7. An apparatus as claimed in claim 4, characterized in that the second plane mirror has a transmission of the order of one percent.
8. An apparatus as claimed in claim 4, characterized in that the cylindrical reflecting body has a transmission of the order of one per cent.
This is a continuation of application Ser. No. 051,217, filed May 14, 1987, now abandoned, which is a continuation of application Ser. No. 873,117, filed June 10, 1986, now abandoned, which is a continuation of application Ser. No. 663,606, filed Oct. 22, 1984, now abandoned.
The invention relates to an apparatus for exposing a coating of a UV-curable material on a filamentary body to ultraviolet light, which apparatus comprises an ultra-violet light source.
Such apparatus may be used, for example, in the manufacture of light-conducting glass fibres intended for use in optical telecommunication systems. As is known, these fibres must be provided with a protective coating so as to maintain their tensile strength and to prevent losses as a result of microbends. Suitable materials for such protective coatings are UV-curable materials, which are applied to these fibres in liquid condition and which constitute a protective coating after they have been cured by exposure to UV-radiation. Such materials may also be used for coating a metal wire, for example a copper wire, with an insulating layer.
U.S. patent application No. 4,099,837 describes a light-conducting fibre with a protective coating of a UV-cured polymer and a method of manufacturing this fibre. After the fibre has been drawn from a glass or quartz preform in known manner, it is passed through a vessel containing a UV-curable fluid and subsequently it is exposed to UV-light emitted by two elongate UV-light sources, which are not described in further detail.
Curing is the slowest step in this process, which means that the rate of feed-through of the fibre is dictated by the curing speed. The curing speed increases as the amount of UV-light absorbed by the coating increases. This amount is proportional to the exposure length and the exposure intensity. The brightness of the light source used in the apparatus in accordance with U.S. Pat. No. 4,099,837 is only limited. The apparatus does not employ optical elements which concentrate the light emitted by the light sources onto the fibre. Therefore, only a small portion of the light emitted by the light sources reaches the fibre, so that only a small portion of the light emitted by the light sources is utilized for curing. Consequently, the light sources must have a large length and a substantial amount of power is required for the power supply. In an exposure apparatus equipped with such light sources special steps must be taken for the power supply to and the cooling of the light sources.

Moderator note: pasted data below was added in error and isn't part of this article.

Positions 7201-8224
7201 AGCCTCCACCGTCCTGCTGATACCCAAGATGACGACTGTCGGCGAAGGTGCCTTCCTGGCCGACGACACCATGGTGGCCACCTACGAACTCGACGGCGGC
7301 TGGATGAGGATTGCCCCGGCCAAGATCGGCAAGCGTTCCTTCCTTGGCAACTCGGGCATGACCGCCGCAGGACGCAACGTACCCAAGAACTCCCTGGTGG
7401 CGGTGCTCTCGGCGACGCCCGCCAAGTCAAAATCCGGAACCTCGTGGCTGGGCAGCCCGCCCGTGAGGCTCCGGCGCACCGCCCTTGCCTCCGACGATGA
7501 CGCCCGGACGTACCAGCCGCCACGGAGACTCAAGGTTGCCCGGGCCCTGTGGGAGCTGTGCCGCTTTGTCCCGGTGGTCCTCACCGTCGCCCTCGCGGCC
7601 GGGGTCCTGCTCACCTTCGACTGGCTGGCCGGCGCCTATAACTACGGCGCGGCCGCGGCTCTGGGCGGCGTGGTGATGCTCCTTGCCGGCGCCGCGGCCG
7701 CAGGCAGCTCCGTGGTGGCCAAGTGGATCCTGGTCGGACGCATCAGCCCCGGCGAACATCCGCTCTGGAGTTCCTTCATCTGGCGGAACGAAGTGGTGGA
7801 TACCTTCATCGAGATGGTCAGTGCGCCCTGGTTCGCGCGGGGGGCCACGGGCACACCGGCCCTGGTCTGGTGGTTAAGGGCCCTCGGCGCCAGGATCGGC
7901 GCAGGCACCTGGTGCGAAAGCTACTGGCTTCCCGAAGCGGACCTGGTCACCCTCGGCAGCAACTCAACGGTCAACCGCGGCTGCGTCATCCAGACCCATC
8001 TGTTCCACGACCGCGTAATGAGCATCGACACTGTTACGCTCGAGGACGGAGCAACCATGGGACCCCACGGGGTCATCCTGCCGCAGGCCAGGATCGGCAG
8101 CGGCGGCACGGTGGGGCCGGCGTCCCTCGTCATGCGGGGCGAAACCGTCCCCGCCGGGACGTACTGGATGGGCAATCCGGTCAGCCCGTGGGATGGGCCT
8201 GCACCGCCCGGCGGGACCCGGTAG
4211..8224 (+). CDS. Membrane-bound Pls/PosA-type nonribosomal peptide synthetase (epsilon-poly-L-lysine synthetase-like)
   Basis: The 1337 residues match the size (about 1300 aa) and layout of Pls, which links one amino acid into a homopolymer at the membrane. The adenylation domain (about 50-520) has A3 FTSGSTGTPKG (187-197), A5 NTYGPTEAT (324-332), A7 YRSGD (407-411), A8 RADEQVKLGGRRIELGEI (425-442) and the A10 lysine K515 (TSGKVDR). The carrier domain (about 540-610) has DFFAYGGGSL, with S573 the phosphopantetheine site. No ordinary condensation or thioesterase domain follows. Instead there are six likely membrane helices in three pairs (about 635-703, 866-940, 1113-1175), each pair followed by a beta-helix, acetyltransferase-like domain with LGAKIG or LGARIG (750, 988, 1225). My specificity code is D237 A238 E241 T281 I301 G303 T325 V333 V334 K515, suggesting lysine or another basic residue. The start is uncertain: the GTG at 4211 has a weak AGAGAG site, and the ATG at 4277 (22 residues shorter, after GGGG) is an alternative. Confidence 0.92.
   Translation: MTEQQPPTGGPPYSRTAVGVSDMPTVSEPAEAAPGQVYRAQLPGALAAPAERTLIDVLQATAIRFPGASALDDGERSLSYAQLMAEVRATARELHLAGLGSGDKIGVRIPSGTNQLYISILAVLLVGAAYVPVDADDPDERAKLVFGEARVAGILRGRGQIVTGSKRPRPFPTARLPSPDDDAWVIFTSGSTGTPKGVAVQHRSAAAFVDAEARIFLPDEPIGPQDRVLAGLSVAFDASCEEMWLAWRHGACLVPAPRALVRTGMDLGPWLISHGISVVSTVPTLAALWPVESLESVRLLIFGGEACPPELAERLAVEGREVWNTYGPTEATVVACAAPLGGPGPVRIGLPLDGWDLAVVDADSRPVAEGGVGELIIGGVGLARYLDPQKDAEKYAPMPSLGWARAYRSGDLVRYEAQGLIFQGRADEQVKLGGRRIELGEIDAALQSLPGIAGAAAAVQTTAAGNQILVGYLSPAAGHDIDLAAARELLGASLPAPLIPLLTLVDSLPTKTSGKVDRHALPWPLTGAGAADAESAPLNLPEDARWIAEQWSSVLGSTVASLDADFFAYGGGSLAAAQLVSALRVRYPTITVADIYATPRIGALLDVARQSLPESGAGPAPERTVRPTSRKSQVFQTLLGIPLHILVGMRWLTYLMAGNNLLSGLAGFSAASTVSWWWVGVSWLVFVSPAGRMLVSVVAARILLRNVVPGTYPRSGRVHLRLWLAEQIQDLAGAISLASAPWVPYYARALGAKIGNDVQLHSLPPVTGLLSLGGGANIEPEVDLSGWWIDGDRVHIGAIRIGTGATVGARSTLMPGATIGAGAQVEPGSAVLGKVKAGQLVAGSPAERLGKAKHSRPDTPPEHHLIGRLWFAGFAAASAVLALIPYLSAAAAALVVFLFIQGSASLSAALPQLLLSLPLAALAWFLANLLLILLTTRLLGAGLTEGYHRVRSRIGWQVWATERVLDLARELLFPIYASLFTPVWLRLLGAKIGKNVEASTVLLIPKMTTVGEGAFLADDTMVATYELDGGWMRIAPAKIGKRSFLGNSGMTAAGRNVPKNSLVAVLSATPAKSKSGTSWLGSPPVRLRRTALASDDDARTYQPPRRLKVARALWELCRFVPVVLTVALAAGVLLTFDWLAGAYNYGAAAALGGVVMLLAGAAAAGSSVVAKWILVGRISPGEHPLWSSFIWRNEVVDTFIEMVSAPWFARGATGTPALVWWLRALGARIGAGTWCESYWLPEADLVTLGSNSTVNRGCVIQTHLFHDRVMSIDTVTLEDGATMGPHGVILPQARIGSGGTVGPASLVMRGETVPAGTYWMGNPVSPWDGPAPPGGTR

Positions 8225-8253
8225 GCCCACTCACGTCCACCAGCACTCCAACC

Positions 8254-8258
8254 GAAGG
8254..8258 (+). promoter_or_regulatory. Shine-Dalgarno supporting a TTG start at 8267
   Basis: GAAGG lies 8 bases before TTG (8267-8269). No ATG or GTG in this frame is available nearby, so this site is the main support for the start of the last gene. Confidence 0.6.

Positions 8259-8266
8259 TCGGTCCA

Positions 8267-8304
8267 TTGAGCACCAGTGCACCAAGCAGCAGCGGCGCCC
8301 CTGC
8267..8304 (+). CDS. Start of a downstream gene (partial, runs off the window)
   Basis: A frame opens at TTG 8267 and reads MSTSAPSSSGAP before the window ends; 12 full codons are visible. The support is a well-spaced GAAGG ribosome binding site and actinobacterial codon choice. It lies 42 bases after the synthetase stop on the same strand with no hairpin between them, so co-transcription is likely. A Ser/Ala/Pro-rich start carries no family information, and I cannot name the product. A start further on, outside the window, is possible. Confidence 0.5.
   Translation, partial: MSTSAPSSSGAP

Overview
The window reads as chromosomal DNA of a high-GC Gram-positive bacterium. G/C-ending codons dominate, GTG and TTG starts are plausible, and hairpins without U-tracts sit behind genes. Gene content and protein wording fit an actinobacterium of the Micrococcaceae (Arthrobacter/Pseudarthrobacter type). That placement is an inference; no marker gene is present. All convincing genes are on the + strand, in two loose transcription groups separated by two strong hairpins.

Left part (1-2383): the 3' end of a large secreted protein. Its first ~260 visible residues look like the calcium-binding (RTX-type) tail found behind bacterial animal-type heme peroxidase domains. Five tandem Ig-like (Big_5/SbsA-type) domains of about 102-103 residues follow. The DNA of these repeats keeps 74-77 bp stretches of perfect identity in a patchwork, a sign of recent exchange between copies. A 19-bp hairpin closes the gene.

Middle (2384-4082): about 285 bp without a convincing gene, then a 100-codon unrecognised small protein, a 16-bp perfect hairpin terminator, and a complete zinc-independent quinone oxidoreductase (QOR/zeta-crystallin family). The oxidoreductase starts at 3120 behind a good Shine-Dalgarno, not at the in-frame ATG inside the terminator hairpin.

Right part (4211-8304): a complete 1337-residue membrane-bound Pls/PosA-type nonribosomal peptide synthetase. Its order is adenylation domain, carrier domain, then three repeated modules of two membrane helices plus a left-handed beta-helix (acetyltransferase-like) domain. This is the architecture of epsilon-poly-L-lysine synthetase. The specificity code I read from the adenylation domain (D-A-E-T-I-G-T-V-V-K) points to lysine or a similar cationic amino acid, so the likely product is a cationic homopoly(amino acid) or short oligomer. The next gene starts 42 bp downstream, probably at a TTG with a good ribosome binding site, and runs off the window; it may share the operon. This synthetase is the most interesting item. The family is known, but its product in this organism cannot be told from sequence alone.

The present invention aims at providing an exposure apparatus which is compact and which has a high exposure efficiency for the curing process. The apparatus in accordance with the invention is characterized in that the light source has a high brightness and has a radiating surface whose dimensions are of the order of a few millimetres, and there is provided an optical system for forming an elongate image of the light source at the location of the filamentary body.
The invention is based on the recognition of the fact that for exposing a thin fibre or wire it is advantageous to use the quasi-point shaped radiating surface of a small radiation source by optically transforming this into a quasi-linear image. As a result of this, a substantially larger portion of the emitted light than in the systems known so far will be incident on the filamentary body, so that less electric power is required for the power supply and cooling of the light source, thereby enabling a more compact construction to be obtained.